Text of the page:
Dimetrodon Days Are Here Again

Posted by: Craig Woolheater on May 29th, 2013

From my good buddy, Lee Murphy, author of Where Legends Roam, Naitaka, Heretofore: Unknown and Ygor:

This is an 11-foot (lifesize) model of the Permian predator Dimetrodon I am building to start a business building museum displays. I need funding to complete the model which is partially molded and will be finished in fiberglass when complete. Thank you for your consideration!Lee Murphy

Help Lee make this a reality by making a contribution to this project here!

Not only is Lee working on this project, he is currently writing the fourth in the line of Kodiak books, this one featuring the Loch Ness Monster.

Dimetrodon was the Tyrannosaurus rex of the Permian epoch. A popular animal among paleo enthusiasts such as myself, it is often mistaken for a dinosaur, even though it lived some 90 million years BEFORE the first dinosaurs appeared. Known primarily by its lizard-like stance, long, sharp teeth and the three-foot-tall sail that adorned its back. Take a moment to Google it and learn more!

Could Dimetrodon survive today? Actually, no. Even if one could be cloned it would have to be kept in an airtight environment with special gasses pumped in for it to breathe, because back when Dimetrodon ruled the Earth oxygen was a deadly poison to the animal life. Kind of like in the film “Avatar”.

The dinosaurs were not the only victims to suffer a major extinction event. While they are the most famous, the largest extinction event to ever hit the Earth was that at the end of the Permian which killed NINETY PERCENT of all life on the planet, including– you guessed it– Dimetrodon.

Even though Dimetrodon died out millions of years before the first dinosaur popped its head from inside an egg, it has living descendants.

Who are they?


That’s right. Dimetrodon was what is called a “mammal-like” reptile, from which mammals ultimately evolved. This is determined by the single skull opening behind the eye (the post orbital finestra) and the two sizes of teeth for which Dimetrodon was named. These are characteristics unique to mammals.Lee Murphy

About Craig Woolheater
Co-founder of Cryptomundo in 2005. I have appeared in or contributed to the following TV programs, documentaries and films: OLN's Mysterious Encounters: "Caddo Critter", Southern Fried Bigfoot, Travel Channel's Weird Travels: "Bigfoot", History Channel's MonsterQuest: "Swamp Stalker", The Wild Man of the Navidad, Destination America's Monsters and Mysteries in America: Texas Terror - Lake Worth Monster, Animal Planet's Finding Bigfoot: Return to Boggy Creek and Beast of the Bayou.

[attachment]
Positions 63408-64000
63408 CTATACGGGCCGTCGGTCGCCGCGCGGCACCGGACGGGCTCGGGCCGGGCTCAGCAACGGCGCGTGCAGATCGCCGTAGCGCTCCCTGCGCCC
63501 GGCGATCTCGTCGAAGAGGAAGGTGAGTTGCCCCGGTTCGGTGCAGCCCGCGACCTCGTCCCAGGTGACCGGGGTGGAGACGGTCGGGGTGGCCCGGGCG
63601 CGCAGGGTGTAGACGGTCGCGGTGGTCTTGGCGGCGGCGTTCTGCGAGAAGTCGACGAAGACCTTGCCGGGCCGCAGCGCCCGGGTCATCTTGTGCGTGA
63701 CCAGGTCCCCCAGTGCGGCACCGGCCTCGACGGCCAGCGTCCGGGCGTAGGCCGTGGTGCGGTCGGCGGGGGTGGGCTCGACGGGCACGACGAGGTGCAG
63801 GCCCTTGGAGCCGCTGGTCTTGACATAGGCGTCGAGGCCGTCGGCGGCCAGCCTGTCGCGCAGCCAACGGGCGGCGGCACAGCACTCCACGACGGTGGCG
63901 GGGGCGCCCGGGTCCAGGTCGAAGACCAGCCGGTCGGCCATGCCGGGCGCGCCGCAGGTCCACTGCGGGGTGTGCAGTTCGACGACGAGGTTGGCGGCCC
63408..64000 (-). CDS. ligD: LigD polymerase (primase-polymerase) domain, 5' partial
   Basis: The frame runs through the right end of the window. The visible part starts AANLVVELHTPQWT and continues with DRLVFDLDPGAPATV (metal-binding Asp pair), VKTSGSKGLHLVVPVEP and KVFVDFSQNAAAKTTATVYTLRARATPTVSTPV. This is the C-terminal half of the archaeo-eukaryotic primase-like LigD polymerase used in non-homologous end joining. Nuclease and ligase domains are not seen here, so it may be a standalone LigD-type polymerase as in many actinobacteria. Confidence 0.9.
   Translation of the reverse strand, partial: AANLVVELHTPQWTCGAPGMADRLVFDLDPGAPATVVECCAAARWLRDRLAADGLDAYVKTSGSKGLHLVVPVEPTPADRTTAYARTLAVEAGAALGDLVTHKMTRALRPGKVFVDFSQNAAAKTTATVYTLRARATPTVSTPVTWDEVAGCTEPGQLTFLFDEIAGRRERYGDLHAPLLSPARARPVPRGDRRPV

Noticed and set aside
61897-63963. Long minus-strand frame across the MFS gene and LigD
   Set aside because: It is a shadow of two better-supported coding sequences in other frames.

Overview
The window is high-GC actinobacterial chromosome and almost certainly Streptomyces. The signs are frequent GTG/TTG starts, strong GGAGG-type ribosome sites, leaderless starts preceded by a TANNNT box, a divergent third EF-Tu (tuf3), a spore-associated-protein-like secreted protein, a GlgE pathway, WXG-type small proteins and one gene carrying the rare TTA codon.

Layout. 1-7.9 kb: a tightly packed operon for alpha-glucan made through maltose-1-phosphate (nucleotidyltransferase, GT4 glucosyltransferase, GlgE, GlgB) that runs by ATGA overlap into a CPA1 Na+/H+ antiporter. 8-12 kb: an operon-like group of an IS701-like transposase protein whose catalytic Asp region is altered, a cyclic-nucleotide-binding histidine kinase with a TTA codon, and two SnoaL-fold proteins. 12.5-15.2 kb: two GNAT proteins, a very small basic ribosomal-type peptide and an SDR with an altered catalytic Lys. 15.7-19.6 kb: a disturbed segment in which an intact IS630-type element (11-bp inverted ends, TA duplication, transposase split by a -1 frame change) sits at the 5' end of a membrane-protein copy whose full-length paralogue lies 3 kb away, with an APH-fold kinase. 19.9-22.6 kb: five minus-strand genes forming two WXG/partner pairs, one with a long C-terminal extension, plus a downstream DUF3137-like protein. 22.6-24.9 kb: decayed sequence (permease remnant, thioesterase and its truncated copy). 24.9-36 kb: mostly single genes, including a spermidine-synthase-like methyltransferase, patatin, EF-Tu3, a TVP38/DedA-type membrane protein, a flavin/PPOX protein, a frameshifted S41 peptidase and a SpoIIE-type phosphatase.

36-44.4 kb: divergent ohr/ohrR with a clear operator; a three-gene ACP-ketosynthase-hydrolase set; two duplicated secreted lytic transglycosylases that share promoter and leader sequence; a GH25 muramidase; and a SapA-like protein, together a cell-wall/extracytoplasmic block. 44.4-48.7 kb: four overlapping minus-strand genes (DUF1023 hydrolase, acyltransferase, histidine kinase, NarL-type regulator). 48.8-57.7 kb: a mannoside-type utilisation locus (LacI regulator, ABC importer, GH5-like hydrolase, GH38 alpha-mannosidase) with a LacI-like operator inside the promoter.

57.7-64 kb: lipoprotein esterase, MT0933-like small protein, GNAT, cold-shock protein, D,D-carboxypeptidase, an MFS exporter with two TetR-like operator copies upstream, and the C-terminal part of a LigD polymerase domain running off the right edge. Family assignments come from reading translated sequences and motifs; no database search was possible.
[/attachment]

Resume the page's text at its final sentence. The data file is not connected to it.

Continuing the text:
3 Responses to “Dimetrodon Days Are Here Again”

  1. PoeticsOfBigfoot responds:

    That’s some nice work. Is there a video on YouTube showing the process?

  2. djwcaw responds:

    Definitely supporting this great project. Hopefully Lee’s creations will inspire some budding paleontologists along with a few cryptozoologists!

  3. AreWeThereYeti responds:

    As a lifelong Paleo-geek, I have to take exception to the statement that “when Dimetrodon ruled the Earth oxygen was a deadly poison to the animal life.”

    Actually, at the beginning of the Permian period (approx. 298-251 mya), during which Dimetrodon ambled-about, atmospheric oxygen levels were at an extremely rich, all-time high of about 30%. Compare that to today’s 21% and you’ll begin to understand why insects were able to attain sizes unheard-of today: think seagull-sized dragonflies and 2ft-6ft centipedes! In fact, sharply DECLINING O2 levels at the end of the Permian – down to approx. 16% – are thought to be a major contributor to the Mass Extinction Event that signaled the Permian’s end. So, rather than a hindrance, the high oxygen content essentially “supercharged” the animal & insect life of the time. One drawback, tho: higher O2 meant naturally-occurring fires burned with much greater intensity!

    There was, however, a time when oxygen WAS toxic to life on Earth; approximately 2.4 BILLION years ago. At the time ALL life on Earth – and we’re talking bacteria, here – was anaerobic and thrived without O2. But, as early Cyanobacteria started producing oxygen as a byproduct of photosynthesis, O2 levels began to rise and eventually led to the mass extinction of those organisms not able to adapt to a life with oxygen.

    So, while it’s true that if Dimetrodon were brought back to life “an airtight environment with special gasses pumped in for it to breathe” would be required, the reason would be a LACK of oxygen and not any kind of O2 toxicity!

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